From time to time I’ve heard that being a parent is learning to live with your heart running around outside your body, and that’s totally true. I care more about my kid’s welfare than my own, and anything that happens to him happens to me to.
Sort of. I mean, I know every mom is supposed to be empathetic to the point of self-negation, that we’re supposed to feel everything our kid feels, like some sort of psychic umbilical cord that never gets severed. And yeah, that’s true for the big stuff (god help whatever kid ever even thinks about bullying my baby, because I will DESTROY, and salt the earth behind me), but dude, have you met kids? They have a lot of emotions. They’re overflowing with emotions. If emotions were pennies, they’d have more to stuff up their nose than they’d know what to do with.
That shit is exhausting! Why do you think they need naps in the middle of the day, and snacks pretty much constantly? They get so worn out from having emotions that they get overwhelmed by other emotions because being tired makes them emotional. It’s a feedback loop of tantrums, flying snot, and suffering.
One day, I was sitting with my petit oiseau while he was melting down (probably because I wouldn’t let him bang his head into the wall or something), and I realized I was totally calm. I had reached a level of zen that I didn’t realize could exist outside of a monastery. I was just watching him weeping inconsolably, and had no feelings on the subject.
That’s when I realized it: being a parent is learning to be a psychopath.
So I looked it up, and it turns out there’s a checklist of psychopathy, and a surprising number of the qualities could be directly applied to parenting. I won’t bore you with all of them (it’s a pretty long list), but here are a few:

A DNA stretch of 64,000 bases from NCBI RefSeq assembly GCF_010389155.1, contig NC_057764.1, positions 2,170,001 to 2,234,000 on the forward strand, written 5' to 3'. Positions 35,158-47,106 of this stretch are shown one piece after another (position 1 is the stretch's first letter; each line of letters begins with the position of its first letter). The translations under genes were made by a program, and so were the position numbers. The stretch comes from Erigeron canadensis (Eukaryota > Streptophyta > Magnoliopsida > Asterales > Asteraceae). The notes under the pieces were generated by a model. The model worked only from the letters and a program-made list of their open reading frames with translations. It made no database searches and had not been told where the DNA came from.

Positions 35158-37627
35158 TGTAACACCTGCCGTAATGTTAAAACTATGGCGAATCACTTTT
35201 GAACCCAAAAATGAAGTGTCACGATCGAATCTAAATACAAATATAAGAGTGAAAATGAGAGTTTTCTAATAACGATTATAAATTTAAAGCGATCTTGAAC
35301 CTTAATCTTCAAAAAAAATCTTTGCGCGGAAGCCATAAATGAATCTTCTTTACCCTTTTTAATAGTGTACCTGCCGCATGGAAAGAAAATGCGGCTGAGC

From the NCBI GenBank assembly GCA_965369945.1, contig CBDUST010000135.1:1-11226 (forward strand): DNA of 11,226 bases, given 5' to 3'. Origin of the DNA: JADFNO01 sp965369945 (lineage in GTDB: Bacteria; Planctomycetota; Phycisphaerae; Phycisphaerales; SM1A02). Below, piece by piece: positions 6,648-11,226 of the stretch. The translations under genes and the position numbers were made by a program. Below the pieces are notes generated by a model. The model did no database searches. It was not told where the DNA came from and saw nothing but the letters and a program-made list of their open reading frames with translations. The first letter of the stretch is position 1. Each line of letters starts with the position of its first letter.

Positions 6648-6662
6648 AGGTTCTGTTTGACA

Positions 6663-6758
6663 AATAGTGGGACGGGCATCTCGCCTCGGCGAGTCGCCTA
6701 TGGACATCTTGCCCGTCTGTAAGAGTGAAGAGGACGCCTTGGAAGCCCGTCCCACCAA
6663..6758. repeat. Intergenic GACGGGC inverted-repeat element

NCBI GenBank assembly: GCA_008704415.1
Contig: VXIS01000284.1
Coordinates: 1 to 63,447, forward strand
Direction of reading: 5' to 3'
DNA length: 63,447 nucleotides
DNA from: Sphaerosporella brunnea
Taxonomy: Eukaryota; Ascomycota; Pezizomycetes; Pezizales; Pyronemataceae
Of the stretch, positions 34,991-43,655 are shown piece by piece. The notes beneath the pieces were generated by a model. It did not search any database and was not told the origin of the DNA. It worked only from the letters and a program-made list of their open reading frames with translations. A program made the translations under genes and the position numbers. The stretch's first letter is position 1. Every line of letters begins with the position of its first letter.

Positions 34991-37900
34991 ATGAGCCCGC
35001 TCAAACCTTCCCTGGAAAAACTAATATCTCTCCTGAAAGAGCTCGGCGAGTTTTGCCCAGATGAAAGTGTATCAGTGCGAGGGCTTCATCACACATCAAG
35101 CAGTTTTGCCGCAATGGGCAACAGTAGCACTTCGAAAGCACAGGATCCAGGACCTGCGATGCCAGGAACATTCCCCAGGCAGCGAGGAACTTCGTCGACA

- glib and superficial charm: “Oh honey, that’s great! I love that drawing that looks totally unique and not at all like the thousands of other masterpieces I’ve already plastered our fridge with! Won’t you make me some more?”
- cunning and manipulativeness: We spend all of our time studying our offspring, but it’s really just so we know how to manipulate them into doing what we want.
- grandiose estimation of self: This one is totally the kid’s fault though, and just like the Force, there’s a Light Side and a Dark Side to being the center of a tiny person’s universe.
- lack of remorse or guilt: Nope. None.
- callousness and lack of empathy: I understand that when a grub is weeping inconsolably because he wants to go to Grandma’s house, that child’s heart is genuinely breaking. For him, the emotions are real. For me, it’s just ten minutes that I need to stare into space, planning my next grocery list. God, is he done yet?
- pathological lying: We’re out of cookies. Daddy and I are totally going to sleep too. The TV is broken.
- lack of realistic long-term goals: My heir will be able to read and write by the time she’s four!
- criminal versatility: I’m adept at stealing candy from a baby; smuggling anything from a cookie to an entire Lego set past the border guard playing on the living room floor; “poisoning” his food with hidden vegetables; and jaywalking, because I’ll be damned if I’m walking all the way to the corner.
I used to be full of empathy! I would see a kid having a breakdown in the middle of the grocery store, and I was one of those pushovers whose heart actually went out to the little despairing grub, remembering how hard it was to navigate the world when it doesn’t make any sense to you, you have no concept of impulse control, and you’re literally hungry 100% of the time.
Now? I don’t really give a shit. You do you, kid. You do you.
Parenting is a lot more about survival than I expected, and one of the biggest parts of that is just learning to embrace the inner psychopath that’s apparently lurking deep in everyone’s psyche. If you let all those feelings affect you, you’re a goner, so you start detaching from humanity, pretending to feel delighted or sad or whatever the hell your kid wants out of you while she serves you your tenth imaginary ice cream cone of the day. You feel nothing. You’re dead inside. Which means you’re free.